new orleans was something else

here’s the first of a poem in i don’t know how many parts yet.

1. What the Devil Saw

He walked past watermarked cottages

and the public school where textbooks

rotted, mossed, returned to wild;

shuttered restaurants that peeled pastels

like dry skin. The convenience store

hung with a sign, “Drive-through only

after dark.” And it was nearly always dark.

Inside the bar, men in worn fedoras

honked and wailed to no one: second-tier.

He jingled ice in his quiet glass.

He kept time, counting the dead. 

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2 responses to “new orleans was something else

  1. I like the poem and look forward to more in the series. Briefly: Interesting that you disambiguate “Drive-through only after dark,” as I assume the sign read. By line-breaking where you do, you clarify that you can only go through the drive-through and not through the store itself after dark. From just the sign, you can interpret it as the only time you can drive-through is after dark. Not that it matters much, but it’s also interesting given Dave’s post a few days back about the absurdity of some commonplace signs — something that’s a focus in David Foster Wallace’s essay “Authority and American Usage” in his recent collection Consider the Lobster: And Other Essays.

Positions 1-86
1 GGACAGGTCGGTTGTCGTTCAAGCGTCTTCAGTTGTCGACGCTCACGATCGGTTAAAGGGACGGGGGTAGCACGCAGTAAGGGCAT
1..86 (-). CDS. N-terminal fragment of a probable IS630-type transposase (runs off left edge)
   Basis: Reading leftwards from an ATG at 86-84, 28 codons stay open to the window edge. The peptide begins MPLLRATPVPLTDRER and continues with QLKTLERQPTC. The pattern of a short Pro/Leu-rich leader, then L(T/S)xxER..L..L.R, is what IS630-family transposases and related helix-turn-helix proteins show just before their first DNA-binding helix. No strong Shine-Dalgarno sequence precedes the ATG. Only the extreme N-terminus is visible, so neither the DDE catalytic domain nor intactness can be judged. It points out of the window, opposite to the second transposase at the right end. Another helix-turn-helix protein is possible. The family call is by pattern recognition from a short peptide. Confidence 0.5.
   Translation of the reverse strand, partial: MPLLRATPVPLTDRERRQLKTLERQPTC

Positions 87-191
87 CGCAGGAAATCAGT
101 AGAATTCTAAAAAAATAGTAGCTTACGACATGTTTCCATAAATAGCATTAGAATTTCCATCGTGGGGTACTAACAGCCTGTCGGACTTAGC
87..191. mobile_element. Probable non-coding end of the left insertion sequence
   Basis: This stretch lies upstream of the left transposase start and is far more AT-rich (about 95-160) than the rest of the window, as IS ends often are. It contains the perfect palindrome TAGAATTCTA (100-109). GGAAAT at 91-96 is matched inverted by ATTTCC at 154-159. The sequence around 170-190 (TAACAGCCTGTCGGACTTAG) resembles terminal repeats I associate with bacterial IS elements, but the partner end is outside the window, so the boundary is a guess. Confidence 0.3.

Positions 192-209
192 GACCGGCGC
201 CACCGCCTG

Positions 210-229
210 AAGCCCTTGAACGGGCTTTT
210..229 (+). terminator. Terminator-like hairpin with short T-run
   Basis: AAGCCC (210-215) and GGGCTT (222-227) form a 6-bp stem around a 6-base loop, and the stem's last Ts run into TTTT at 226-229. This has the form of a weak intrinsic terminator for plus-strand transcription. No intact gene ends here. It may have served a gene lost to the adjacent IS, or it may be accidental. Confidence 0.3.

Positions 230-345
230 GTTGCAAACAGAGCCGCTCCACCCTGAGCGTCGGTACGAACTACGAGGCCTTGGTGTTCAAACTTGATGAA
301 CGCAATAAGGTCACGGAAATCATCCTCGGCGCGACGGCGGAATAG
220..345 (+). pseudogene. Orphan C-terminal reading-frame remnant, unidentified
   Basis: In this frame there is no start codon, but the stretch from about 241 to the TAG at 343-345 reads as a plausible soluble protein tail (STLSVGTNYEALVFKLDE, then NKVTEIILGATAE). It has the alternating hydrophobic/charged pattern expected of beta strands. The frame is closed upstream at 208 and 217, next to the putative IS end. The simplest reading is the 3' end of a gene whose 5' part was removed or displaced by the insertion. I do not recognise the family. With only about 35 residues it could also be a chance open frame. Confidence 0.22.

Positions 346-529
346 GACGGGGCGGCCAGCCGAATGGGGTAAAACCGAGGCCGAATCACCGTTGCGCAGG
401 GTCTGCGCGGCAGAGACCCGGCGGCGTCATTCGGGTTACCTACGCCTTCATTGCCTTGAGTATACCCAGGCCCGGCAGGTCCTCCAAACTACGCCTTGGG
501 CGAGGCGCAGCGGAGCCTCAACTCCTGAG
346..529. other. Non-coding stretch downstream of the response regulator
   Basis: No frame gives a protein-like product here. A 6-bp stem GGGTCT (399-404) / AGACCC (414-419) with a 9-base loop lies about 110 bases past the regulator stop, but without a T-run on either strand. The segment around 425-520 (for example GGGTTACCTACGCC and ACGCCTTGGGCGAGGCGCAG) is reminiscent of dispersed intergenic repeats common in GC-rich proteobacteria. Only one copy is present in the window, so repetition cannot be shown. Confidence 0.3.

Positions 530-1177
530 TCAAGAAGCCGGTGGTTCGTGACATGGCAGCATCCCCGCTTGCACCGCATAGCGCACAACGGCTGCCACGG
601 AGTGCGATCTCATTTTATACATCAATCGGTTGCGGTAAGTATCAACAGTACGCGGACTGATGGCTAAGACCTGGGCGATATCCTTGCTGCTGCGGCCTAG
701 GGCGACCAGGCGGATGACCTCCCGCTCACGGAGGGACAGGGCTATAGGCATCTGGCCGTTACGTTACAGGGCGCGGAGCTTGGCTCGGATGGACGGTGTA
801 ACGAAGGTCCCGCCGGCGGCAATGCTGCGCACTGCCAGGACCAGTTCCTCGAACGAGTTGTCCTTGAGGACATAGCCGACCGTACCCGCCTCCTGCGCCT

2. Pingback: new orleans was something else, part 2 « No Record Press

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